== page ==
Data is in. From open data projects to sophisticated real-time data programs, state and local agencies have more access to real-time and comprehensive data than ever, and they aren't letting it go to waste. That's not saying that using data effectively isn't difficult, however. Wading through and analyzing the mountains of data that governments have access to, as well as navigating the privacy and security landscapes that come along with it, are not easy. But a few states are using data is meaningful and sophisticated ways.
The Pew Charitable Trusts reviewed relevant laws, documents and policies in all 50 states to provide an overview of how data is being used across the country. In February, it published the results, “How States Use Data to Inform Decisions.”
Drawing on interviews with more than 350 state officials, the study highlights ways in which some government leaders have employed sophisticated data analytics:
1. Massachusetts Reduces Overdoses with Data
In Massachusetts, policymakers sought strategies to reduce deaths from drug overdoses. Findings from an analysis of data sets showed that illegally obtained drugs caused more deaths than prescribed opioid medications. In response, the state passed a law to address the opioid crisis’s contributing factors through treatment, education and prevention.
2. Missouri Algorithm Improves Public Health
Missouri applied an algorithm to claims information that factored in whether an individual frequently used emergency services and had a chronic health condition. Officials then enrolled these high-risk patients into “health homes” that assigned case workers to high-cost patients to help coordinate their care. The result was improved clinical outcomes.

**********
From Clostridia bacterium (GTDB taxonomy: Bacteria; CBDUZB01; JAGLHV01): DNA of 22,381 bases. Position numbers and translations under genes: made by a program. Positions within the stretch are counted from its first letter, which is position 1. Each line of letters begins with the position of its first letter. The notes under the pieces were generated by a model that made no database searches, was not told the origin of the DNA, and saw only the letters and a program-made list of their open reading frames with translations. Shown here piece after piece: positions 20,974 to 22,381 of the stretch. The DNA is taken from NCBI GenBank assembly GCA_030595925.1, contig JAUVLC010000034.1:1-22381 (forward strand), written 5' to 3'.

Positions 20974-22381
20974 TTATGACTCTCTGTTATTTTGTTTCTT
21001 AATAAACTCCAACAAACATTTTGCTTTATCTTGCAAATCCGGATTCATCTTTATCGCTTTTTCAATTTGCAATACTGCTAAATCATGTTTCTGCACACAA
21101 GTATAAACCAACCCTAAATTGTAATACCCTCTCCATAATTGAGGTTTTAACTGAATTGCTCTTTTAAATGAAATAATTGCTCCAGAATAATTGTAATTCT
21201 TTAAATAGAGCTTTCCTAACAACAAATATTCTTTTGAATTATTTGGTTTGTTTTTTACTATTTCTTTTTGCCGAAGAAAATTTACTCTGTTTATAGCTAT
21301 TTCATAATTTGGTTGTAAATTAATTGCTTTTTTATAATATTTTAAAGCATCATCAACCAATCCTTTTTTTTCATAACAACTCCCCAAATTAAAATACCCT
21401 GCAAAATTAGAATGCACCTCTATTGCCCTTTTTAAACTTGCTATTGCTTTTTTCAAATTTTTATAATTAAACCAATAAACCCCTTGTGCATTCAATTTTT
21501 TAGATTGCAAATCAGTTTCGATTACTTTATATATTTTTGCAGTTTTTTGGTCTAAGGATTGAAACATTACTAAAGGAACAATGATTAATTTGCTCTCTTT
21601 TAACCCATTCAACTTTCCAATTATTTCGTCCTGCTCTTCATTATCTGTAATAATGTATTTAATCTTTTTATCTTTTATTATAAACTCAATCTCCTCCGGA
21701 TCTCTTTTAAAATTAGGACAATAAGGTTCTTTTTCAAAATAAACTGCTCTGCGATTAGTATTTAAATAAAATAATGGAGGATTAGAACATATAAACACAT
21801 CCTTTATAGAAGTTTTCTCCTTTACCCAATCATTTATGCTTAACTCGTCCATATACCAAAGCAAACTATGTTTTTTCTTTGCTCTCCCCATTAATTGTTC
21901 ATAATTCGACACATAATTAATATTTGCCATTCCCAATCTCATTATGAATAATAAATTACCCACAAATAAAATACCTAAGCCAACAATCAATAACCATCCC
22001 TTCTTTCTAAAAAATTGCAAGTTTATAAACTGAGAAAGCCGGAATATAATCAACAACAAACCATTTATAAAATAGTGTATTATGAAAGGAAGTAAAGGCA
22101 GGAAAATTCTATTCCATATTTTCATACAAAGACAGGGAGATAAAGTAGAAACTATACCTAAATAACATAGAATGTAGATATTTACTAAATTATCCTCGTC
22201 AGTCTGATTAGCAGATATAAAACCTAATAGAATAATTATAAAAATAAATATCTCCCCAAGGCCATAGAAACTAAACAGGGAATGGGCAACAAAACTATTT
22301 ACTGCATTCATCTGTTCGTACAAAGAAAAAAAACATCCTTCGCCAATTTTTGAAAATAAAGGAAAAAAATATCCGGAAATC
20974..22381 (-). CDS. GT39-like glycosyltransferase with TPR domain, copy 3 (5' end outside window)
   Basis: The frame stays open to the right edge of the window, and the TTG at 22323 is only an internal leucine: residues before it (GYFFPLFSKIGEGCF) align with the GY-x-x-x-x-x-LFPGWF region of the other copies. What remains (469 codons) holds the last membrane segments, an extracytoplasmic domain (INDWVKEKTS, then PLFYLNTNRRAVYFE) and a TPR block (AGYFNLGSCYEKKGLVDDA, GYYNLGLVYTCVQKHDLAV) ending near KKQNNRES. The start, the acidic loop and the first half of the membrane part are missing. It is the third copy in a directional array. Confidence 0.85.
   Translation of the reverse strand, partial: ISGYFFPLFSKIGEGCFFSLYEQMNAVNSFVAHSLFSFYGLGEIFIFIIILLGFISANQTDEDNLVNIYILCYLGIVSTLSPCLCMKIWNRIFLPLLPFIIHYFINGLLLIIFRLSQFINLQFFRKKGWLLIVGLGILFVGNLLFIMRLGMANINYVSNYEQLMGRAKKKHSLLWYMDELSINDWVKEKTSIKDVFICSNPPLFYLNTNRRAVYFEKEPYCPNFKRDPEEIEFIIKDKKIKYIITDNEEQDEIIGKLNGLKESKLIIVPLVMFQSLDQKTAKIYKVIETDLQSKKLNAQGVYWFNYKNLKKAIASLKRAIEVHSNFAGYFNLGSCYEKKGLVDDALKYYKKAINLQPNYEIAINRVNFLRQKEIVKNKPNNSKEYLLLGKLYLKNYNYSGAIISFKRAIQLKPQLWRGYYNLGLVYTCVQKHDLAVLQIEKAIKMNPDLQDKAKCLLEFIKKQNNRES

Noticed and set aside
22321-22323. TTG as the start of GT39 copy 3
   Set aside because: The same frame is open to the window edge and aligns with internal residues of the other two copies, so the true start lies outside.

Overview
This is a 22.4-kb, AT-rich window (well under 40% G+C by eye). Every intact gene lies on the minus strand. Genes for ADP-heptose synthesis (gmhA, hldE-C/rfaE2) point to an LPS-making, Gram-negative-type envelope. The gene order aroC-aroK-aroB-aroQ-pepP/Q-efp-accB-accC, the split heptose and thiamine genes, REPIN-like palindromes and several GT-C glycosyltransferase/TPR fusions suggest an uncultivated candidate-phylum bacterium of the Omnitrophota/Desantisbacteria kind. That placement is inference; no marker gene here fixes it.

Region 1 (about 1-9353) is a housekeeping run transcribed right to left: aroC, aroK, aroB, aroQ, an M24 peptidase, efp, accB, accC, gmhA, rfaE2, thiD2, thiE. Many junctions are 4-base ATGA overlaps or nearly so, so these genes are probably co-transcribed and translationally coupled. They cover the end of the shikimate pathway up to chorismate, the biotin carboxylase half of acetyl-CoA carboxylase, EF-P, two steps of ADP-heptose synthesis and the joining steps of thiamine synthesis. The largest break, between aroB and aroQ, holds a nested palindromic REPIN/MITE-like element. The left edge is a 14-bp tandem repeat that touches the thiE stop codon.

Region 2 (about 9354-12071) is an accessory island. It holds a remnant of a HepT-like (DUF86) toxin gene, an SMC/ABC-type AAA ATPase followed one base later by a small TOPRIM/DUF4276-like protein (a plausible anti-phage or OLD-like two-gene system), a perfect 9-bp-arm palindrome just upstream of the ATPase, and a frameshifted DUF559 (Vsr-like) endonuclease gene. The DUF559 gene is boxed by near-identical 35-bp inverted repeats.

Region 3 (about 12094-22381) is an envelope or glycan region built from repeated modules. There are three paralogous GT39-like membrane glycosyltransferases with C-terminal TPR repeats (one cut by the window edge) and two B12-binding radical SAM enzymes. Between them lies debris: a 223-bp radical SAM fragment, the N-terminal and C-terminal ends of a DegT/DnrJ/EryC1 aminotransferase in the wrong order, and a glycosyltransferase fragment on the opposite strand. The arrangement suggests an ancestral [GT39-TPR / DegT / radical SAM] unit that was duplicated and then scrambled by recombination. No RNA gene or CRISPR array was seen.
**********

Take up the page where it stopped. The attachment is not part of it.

3. Delaware Cuts State Vehicle Driving Time with GPS Data
Looking for ways to use the state’s vehicle fleet more efficiently, Delaware officials installed GPS devices that allowed for real-time monitoring of vehicle use and idle time. Between 2008 and 2012, analysis of the GPS data helped managers to better allocate vehicles across the state, saving $874,000 by reducing the miles driven and amount of fuel used.
4. District of Columbia Analyzes and Boosts Enrollment
The District of Columbia performed a randomized controlled trial to assess how to boost participation in its Summer Youth Employment Program. The trial revealed the effect of various strategies on program attendance and provided administrators with the necessary information to choose the most effective course of action.